Wednesday, August 04, 2010

Barnes & Noble Up for Sale

When Barnes & Noble announced late yesterday afternoon that its board was putting the 720-store chain on the market, The New York Times reported that it could mean trouble for an industry that is already flailing under signs of great change:
The news surprised analysts and alarmed publishers, who have watched as the book business has increasingly shifted to online retailers and e-book sales, leaving both chains and independent sellers struggling.

Barnes & Noble, the country’s largest book chain with 720 stores, said that its board believed the stock was “significantly undervalued” and that it had set up a special committee to review its options.
Nor have the challenges come only from online:
For years, Barnes & Noble has been battered by large shifts in the publishing industry and the retail environment. Book sales have moved toward big-box stores like Costco, Wal-Mart and Target, and away from mall-based stores like B. Dalton, which Barnes & Noble acquired in the late 1980s.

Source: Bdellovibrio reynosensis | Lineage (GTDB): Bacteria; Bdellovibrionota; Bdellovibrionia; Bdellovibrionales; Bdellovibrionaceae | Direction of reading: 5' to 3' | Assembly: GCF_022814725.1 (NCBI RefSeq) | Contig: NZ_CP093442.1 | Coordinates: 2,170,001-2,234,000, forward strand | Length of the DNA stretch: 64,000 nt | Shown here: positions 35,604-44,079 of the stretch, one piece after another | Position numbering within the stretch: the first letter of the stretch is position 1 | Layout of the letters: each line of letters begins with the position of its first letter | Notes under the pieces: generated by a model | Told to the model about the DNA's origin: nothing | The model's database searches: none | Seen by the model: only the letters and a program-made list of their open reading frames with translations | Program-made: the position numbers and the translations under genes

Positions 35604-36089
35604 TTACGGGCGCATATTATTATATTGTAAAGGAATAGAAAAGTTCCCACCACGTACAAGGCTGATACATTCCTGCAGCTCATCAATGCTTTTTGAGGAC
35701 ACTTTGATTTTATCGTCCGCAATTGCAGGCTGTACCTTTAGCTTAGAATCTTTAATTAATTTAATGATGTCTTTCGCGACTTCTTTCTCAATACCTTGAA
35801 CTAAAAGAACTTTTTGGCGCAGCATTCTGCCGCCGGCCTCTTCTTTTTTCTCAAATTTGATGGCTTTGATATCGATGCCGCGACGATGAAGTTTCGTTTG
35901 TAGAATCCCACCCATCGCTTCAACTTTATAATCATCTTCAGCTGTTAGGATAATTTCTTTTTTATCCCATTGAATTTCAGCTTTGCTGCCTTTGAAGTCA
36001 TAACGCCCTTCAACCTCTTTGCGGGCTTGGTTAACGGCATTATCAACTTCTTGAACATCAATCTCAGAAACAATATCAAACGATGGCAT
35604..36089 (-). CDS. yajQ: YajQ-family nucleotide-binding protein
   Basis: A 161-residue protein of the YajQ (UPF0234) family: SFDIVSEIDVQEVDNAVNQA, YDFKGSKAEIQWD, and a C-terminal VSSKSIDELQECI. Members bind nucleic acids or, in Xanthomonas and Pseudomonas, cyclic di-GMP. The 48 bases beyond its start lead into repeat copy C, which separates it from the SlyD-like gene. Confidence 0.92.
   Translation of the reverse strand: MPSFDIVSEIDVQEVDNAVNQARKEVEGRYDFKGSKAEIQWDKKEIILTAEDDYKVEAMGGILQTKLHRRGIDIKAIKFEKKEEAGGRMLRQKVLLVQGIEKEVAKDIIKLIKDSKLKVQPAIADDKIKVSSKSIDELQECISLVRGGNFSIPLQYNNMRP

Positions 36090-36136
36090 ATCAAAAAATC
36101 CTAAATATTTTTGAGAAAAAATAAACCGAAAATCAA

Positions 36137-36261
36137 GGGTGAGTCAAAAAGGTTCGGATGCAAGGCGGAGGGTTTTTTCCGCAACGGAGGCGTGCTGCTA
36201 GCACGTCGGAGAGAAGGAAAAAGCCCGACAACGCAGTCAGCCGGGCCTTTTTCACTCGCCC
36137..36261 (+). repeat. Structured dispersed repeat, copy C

“There’s been a long series of pressures,” said David Schick, managing director at Stifel Nicolaus in Baltimore. “The market has not been kind to bookstores, and it’s for new reasons like competition with Apple and Amazon, and it’s for old reasons, like what we believe has been a decline in reading for the last 20 years. Americans have devoted less of what we call media time to books.”
Despite a possible price tag of around $700 million, there are some potential buyers on the horizon. Barnes & Noble chairman, Leonard Riggio, told The Wall Street Journal (subscription required) that he was considering putting together a group of investors. And major B&N investor Ron Burkle who currently holds 19 per cent of the company, has been trying to gain a larger share.

The major news gatherers have all begun their reportage, including the Los Angeles Times, Publishers Weekly, The Wall Street Journal and The Guardian.



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